What are the Treatments for a Herniated Disk?

A herniated disk can press on the nerves in your spine and cause pain, weakness, and numbness in your neck, back, arms, and legs. Sometimes these symptoms can be severe enough to disrupt your life.

Most of the time, though, the problems from your herniated disk should start to improve on their own within a few weeks. In the meantime, try one or more of these treatments to help you feel better.

Rest

Take it easy for a few days. Rest can relieve swelling and give your back time to heal. While your back hurts, avoid exercise and other activities where you have to bend or lift.

Your doctor might suggest that you rest in bed. Bed rest is fine for a short period of time, but don't stay off your feet for longer than 1 or 2 days. You need to keep moving so your joints and muscles don't stiffen up.

You can also use ice and heat to help relieve your pain. Just place an ice pack or warm wet towel on the area of your back that is sore. You can alternate hot and cold, or use whichever feels best.

Medications

Take an over-the-counter pain medicines like ibuprofen (Motrin, Advil) or naproxen (Aleve, Naprosyn). These medicines can help relieve your pain and bring down swelling.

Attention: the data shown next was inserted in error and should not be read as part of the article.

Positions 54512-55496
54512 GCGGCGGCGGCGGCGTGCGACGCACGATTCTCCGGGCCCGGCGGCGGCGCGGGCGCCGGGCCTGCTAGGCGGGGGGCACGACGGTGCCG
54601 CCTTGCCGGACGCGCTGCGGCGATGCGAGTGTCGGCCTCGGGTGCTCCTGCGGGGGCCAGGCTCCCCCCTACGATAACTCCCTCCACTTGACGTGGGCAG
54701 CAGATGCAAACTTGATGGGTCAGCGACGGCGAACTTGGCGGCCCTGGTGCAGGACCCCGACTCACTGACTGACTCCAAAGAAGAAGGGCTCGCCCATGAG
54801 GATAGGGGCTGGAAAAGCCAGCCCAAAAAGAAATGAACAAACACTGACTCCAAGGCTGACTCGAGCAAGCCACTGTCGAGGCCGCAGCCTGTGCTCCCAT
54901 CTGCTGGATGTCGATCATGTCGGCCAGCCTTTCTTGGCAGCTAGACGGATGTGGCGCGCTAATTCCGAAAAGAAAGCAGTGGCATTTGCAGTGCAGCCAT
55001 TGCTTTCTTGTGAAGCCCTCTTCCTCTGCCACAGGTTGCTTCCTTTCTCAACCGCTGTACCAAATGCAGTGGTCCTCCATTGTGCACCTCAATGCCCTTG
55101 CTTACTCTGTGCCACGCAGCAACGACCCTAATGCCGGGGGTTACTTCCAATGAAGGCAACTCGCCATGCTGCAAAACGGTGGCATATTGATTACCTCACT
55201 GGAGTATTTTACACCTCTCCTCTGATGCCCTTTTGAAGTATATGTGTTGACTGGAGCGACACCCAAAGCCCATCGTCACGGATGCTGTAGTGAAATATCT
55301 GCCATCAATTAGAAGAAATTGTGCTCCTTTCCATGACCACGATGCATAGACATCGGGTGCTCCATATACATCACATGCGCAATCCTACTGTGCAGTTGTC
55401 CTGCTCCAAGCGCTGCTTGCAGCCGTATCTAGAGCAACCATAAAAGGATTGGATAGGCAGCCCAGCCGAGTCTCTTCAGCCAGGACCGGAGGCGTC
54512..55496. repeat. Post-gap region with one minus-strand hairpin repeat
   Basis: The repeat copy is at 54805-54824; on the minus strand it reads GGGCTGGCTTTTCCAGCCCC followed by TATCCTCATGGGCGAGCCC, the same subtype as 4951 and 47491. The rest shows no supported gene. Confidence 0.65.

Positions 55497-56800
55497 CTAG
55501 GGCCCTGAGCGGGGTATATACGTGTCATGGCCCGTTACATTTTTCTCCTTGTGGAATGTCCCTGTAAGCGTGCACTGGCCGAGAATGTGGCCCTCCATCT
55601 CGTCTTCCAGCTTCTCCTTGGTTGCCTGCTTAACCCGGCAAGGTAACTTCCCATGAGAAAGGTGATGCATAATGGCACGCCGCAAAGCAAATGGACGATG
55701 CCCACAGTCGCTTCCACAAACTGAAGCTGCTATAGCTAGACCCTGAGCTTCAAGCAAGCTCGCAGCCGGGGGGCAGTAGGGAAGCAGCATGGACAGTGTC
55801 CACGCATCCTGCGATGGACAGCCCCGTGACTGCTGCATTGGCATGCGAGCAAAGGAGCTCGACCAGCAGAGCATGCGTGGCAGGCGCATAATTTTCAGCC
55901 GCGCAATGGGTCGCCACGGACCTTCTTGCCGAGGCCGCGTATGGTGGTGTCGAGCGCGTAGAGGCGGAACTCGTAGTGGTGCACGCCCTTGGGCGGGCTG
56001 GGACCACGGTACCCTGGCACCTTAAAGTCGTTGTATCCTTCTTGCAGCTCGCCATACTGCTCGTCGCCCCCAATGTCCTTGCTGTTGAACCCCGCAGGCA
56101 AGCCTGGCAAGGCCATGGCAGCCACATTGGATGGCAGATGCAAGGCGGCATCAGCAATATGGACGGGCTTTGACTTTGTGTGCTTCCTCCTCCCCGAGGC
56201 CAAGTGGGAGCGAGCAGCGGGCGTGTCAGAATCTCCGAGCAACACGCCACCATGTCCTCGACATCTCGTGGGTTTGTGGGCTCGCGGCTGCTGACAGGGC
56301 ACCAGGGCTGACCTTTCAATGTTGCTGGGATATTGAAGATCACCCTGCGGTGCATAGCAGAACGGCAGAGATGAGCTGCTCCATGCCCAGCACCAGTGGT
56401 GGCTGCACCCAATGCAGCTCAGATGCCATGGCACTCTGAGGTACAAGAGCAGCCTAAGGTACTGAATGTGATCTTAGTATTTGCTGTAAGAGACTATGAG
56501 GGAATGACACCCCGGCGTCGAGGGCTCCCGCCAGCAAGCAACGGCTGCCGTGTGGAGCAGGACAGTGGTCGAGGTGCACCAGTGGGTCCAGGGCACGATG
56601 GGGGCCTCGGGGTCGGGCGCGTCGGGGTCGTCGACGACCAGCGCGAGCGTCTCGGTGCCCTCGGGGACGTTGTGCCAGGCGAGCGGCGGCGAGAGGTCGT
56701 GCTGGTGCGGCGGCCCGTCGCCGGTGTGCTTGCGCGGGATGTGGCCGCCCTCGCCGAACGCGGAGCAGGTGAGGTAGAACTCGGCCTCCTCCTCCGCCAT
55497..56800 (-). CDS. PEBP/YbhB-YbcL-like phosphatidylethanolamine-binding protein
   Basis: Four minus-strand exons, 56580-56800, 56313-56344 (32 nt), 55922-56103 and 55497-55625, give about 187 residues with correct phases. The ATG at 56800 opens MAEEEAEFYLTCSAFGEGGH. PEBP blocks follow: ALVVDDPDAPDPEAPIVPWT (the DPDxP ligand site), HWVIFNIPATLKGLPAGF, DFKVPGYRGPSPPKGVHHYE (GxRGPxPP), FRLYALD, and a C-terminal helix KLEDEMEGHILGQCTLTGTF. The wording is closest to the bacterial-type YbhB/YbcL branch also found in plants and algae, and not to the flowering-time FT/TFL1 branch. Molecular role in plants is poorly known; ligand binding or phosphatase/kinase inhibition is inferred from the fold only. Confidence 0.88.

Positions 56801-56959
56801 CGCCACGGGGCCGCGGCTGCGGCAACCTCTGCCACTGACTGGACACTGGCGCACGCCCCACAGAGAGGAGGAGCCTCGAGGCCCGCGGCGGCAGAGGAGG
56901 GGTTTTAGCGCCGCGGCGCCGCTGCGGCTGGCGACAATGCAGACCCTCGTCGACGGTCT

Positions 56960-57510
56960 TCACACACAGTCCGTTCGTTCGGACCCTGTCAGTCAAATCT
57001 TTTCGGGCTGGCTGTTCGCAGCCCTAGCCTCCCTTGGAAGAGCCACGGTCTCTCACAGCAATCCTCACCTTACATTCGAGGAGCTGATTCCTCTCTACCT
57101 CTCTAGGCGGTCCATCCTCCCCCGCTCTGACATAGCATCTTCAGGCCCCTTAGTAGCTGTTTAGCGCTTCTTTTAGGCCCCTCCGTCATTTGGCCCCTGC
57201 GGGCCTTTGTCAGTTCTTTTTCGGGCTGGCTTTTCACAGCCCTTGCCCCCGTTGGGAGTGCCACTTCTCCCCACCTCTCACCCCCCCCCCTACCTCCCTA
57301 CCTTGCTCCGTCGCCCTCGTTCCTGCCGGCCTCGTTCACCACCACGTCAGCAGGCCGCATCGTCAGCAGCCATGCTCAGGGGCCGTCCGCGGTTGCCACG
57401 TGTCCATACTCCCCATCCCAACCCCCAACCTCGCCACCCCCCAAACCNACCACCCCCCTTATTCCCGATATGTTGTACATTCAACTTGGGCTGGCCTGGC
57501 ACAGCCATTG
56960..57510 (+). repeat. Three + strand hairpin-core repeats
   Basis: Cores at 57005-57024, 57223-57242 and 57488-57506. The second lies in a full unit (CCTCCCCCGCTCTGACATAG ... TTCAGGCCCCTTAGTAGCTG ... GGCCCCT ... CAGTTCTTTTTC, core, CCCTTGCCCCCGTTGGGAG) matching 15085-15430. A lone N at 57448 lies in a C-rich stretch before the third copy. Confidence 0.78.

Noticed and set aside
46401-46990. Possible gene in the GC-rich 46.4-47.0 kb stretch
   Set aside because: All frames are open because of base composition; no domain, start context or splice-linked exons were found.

Just don't use these for more than 10 days without talking to your doctor. When used in large amounts or for a long time, nonsteroidal anti-inflammatory drugs (NSAIDs) can increase your risk for heart problems or bleeding.

Narcotics such as codeine or oxycodone-acetaminophen (Percocet) are also short-term options that your doctor may prescribe if over-the-counter meds don’t work.

Your doctor might also prescribe muscle relaxants to ease muscle spasms in your back. And nerve pain medicines, such as amitriptyline (Elavil, Vanatrip), duloxetine (Cymbalta), gabapentin (Neurontin), pregabalin (Lyrica), and tramadol (Ultram) are options to ease nerve-damage pain.

Physical Therapy

Some exercises can help improve the symptoms of a herniated disc. A physical therapist can teach you which ones strengthen the muscles that support your back. Physical therapy programs also include:

  • Stretching exercises to keep your muscles flexible
  • Aerobic exercises -- such as walking or riding a stationary bicycle
  • Massage
  • Ice and heat
  • Ultrasound therapy
  • Electrical muscle stimulation

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Injections

If rest, pain relievers, and physical therapy don't help with your pain, your doctor can inject a steroid medicine into the space around your spinal nerve. This is called an epidural injection. The steroid can help bring down the swelling, help you move more easily, and ease pain from a herniated disk.

Your doctor will use an X-ray or CT scan to find the right spot to inject the medicine. You might need more than one steroid shot to relieve your pain.

Surgery

Most people with a herniated disk don't need surgery. Rest and other treatments should start to improve your symptoms within 4 to 6 weeks. But if your pain doesn’t improve, surgery might be an option.

Talk to your doctor about surgery if:

  • You’re not getting relief from pain relievers, injections, and physical therapy.